Here’s yet another mixed-bag Big Media report on this unusually busy morning, although the 2% pre-market jump in Comcast‘s shares suggests that the earnings growth here is especially impressive. The cable and entertainment colossus generated $1.65B in net income in Q1, +13.7% vs the period last year, on revenues of $15.3B, +2.9%. Analysts thought that revenues would come in a little higher, at $15.4B. But earnings of 54 cents a share beat forecasts for 50 cents. NBCUniversal did its part, with operating cash flow +17.2% to $953M — despite a 2.4% drop in revenues to $5.34B. (It would have been up 2.4% if you factor out last year’s $259M from NBC’s Super Bowl coverage.) Cable network revenue was +4.6% to $2.2B with operating cash flow +6.2% to $859M. Comcast says that affiliate fees were up 8.6% while ad price increases offset lower ratings to raise sales 2.5%. The story’s drearier at the broadcast operation: Its operating loss increased to $35M from $14M last year while revenues fell 18.5% to $1.5B. (The drop would be just 5.3% without last year’s Super Bowl.) The main culprits, the company says, were “lower primetime ratings at the NBC broadcast network and lower content licensing revenue.” In Filmed Entertainment, the company says that Les Miserables helped to propel revenues +2% to $1.2B with operating cash flow up to $69M from $6M in the period last year. Theme Parks also performed with revenues +12.2% to $462M and operating cash flow +10.3% to $173M. CEO Brian Roberts says that following his company’s acquisition of General Electric’s stake in NBCU it will “drive innovation and operational excellence to deliver superior entertainment and communications choices for consumers.”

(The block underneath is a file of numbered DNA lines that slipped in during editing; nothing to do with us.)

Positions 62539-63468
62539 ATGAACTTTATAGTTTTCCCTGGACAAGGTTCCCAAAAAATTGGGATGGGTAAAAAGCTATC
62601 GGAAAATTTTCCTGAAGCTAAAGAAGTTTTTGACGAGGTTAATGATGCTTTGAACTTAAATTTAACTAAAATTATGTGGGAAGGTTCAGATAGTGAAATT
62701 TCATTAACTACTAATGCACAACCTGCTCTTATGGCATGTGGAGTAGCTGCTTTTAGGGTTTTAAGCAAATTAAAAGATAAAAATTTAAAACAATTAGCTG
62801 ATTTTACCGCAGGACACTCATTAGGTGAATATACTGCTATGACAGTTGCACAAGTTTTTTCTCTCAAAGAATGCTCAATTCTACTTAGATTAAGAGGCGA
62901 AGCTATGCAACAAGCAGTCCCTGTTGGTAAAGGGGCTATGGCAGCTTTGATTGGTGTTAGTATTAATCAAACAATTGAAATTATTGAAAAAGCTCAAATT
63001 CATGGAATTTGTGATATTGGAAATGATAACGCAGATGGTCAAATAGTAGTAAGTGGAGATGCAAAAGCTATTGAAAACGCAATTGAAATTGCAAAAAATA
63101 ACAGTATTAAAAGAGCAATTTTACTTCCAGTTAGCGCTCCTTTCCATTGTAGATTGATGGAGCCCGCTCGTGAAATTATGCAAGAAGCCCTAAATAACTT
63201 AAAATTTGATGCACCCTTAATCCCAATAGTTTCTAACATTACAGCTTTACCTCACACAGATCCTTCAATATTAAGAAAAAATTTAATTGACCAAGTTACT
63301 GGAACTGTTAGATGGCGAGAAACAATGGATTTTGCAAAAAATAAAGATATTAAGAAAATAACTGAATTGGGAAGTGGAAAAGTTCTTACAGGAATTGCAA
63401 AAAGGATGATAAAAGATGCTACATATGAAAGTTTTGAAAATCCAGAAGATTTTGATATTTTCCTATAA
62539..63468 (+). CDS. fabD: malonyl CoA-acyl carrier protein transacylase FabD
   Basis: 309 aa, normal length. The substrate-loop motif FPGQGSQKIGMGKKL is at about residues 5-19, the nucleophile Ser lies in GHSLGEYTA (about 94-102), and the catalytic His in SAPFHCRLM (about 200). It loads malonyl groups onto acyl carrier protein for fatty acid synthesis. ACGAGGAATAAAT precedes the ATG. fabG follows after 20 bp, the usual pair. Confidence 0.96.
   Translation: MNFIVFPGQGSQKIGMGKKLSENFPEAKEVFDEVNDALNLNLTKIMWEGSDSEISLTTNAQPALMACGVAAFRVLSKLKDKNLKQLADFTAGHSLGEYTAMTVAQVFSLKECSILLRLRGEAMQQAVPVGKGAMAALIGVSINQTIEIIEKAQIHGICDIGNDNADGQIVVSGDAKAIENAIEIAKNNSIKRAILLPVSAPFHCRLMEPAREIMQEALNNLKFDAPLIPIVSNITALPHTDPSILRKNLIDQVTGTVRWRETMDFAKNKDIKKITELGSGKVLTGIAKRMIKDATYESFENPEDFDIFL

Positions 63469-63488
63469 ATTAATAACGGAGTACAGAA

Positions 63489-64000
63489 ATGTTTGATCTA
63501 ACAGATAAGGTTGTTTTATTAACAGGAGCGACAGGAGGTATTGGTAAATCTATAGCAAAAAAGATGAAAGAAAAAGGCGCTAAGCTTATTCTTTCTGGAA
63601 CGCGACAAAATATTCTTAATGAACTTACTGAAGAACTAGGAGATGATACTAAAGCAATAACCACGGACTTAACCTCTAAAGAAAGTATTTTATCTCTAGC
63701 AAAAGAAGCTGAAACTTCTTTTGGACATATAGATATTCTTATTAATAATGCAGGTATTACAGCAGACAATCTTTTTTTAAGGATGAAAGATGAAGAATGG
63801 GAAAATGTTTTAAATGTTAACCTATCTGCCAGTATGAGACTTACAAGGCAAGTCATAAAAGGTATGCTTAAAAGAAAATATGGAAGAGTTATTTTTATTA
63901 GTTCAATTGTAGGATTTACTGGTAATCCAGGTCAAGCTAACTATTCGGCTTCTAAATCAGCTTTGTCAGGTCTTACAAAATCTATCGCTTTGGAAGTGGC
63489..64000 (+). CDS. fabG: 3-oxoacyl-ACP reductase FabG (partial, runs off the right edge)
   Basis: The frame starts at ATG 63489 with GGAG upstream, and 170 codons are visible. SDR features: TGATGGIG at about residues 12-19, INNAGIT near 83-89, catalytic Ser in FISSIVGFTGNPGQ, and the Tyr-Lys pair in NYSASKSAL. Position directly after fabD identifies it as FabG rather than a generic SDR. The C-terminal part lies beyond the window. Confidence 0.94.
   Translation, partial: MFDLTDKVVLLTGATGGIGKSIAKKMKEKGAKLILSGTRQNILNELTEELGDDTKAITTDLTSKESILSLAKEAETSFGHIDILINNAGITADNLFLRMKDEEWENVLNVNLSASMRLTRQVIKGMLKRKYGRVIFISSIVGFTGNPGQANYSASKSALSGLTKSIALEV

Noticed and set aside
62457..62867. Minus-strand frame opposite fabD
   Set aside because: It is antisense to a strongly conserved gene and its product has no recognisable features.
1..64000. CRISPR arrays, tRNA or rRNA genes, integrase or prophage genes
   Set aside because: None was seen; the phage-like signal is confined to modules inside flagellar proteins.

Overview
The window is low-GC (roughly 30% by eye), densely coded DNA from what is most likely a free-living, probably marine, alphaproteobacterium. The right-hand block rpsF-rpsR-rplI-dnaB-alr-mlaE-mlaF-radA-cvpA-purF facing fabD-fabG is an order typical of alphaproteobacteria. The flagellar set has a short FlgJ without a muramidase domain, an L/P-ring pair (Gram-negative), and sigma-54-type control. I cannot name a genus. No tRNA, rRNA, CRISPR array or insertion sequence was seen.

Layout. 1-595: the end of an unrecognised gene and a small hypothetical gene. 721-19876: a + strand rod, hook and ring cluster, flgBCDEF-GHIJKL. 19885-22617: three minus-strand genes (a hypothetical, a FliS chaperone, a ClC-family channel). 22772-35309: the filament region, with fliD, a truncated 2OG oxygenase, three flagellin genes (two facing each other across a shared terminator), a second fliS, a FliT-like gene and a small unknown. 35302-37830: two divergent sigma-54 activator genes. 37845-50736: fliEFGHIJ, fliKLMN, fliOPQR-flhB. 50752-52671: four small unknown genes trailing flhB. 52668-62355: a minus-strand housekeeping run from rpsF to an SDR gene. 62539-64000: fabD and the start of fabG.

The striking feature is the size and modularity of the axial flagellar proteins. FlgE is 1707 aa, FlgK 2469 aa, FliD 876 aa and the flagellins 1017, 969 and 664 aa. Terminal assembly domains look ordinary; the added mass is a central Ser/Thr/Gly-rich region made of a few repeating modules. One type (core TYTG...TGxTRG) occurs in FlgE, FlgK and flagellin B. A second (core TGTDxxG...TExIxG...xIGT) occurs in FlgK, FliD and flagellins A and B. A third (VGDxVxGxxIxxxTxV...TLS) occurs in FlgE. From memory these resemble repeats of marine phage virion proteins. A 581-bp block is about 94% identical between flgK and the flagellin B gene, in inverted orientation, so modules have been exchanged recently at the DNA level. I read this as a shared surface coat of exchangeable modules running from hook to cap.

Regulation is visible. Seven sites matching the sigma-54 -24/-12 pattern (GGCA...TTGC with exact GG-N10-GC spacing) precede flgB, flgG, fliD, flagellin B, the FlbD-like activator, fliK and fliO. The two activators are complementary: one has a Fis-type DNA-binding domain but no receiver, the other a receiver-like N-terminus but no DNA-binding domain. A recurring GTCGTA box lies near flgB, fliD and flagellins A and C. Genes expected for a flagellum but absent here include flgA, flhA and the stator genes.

3RD UPDATE – FINAL: (See Conan and Obama videos here and here.) We warned you not to expect much from tonight’s White House Correspondents’ Dinner. And true to form it failed to deliver. Bland to a fault Conan O’Brien didn’t lay a glove on celebrity-in-chief Barack Obama. (Bring back Seth Meyers…) But the President got an easy laugh with a showbiz joke that couldn’t have made Comcast too happy. (He noted that, of 22 recent basketball shots, he had 2 hits and 20 misses. “The executives at NBC asked, ‘What’s your secret?’” POTUS said.) O’Brien’s best line of the night was comparing the relationship between Obama and Speaker of the House John Boehner to a blind date between Anderson Cooper and Rachel Maddow. (“In theory they understand each other’s positions. But deep down you know nothing’s ever going to happen.”) Obama got in the nastiest media dig. Noting that CNN has “taken some knocks” – because of errors during reporting on the Boston Marathon bombings - he said, “Fact is I admire their commitment to cover all sides of a story – just in case one of them happens to be accurate.” Obama even stabbed his liberal media cronies. He said saying seeing David Axelrod going to work for MSNBC was “a nice change of pace since MSNBC used to work for David Axelrod”.